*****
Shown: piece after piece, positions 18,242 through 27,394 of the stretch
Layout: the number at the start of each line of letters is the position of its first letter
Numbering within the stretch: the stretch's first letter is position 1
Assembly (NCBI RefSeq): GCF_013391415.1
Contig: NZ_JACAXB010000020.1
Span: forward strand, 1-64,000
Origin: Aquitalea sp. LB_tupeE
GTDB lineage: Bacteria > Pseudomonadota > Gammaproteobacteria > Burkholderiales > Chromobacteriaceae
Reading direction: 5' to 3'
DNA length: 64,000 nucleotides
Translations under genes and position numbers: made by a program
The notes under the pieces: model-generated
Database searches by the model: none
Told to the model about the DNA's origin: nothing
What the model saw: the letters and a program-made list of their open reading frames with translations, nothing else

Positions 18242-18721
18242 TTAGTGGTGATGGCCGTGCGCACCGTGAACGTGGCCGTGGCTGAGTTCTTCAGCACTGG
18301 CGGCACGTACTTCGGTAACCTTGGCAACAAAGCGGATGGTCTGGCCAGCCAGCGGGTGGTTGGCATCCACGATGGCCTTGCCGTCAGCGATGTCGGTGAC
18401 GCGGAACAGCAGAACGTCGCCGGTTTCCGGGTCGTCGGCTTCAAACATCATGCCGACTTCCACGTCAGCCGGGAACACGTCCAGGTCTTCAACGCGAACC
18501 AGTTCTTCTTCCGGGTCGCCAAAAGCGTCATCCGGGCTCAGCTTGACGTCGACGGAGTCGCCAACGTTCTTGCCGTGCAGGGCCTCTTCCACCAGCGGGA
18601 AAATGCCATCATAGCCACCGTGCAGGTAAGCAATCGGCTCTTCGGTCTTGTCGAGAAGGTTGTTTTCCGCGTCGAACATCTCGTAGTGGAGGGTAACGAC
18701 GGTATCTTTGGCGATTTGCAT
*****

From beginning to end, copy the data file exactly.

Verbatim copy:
Shown: piece after piece, positions 18,242 through 27,394 of the stretch
Layout: the number at the start of each line of letters is the position of its first letter
Numbering within the stretch: the stretch's first letter is position 1
Assembly (NCBI RefSeq): GCF_013391415.1
Contig: NZ_JACAXB010000020.1
Span: forward strand, 1-64,000
Origin: Aquitalea sp. LB_tupeE
GTDB lineage: Bacteria > Pseudomonadota > Gammaproteobacteria > Burkholderiales > Chromobacteriaceae
Reading direction: 5' to 3'
DNA length: 64,000 nucleotides
Translations under genes and position numbers: made by a program
The notes under the pieces: model-generated
Database searches by the model: none
Told to the model about the DNA's origin: nothing
What the model saw: the letters and a program-made list of their open reading frames with translations, nothing else

Positions 18242-18721
18242 TTAGTGGTGATGGCCGTGCGCACCGTGAACGTGGCCGTGGCTGAGTTCTTCAGCACTGG
18301 CGGCACGTACTTCGGTAACCTTGGCAACAAAGCGGATGGTCTGGCCAGCCAGCGGGTGGTTGGCATCCACGATGGCCTTGCCGTCAGCGATGTCGGTGAC
18401 GCGGAACAGCAGAACGTCGCCGGTTTCCGGGTCGTCGGCTTCAAACATCATGCCGACTTCCACGTCAGCCGGGAACACGTCCAGGTCTTCAACGCGAACC
18501 AGTTCTTCTTCCGGGTCGCCAAAAGCGTCATCCGGGCTCAGCTTGACGTCGACGGAGTCGCCAACGTTCTTGCCGTGCAGGGCCTCTTCCACCAGCGGGA
18601 AAATGCCATCATAGCCACCGTGCAGGTAAGCAATCGGCTCTTCGGTCTTGTCGAGAAGGTTGTTTTCCGCGTCGAACATCTCGTAGTGGAGGGTAACGAC
18701 GGTATCTTTGGCGATTTGCAT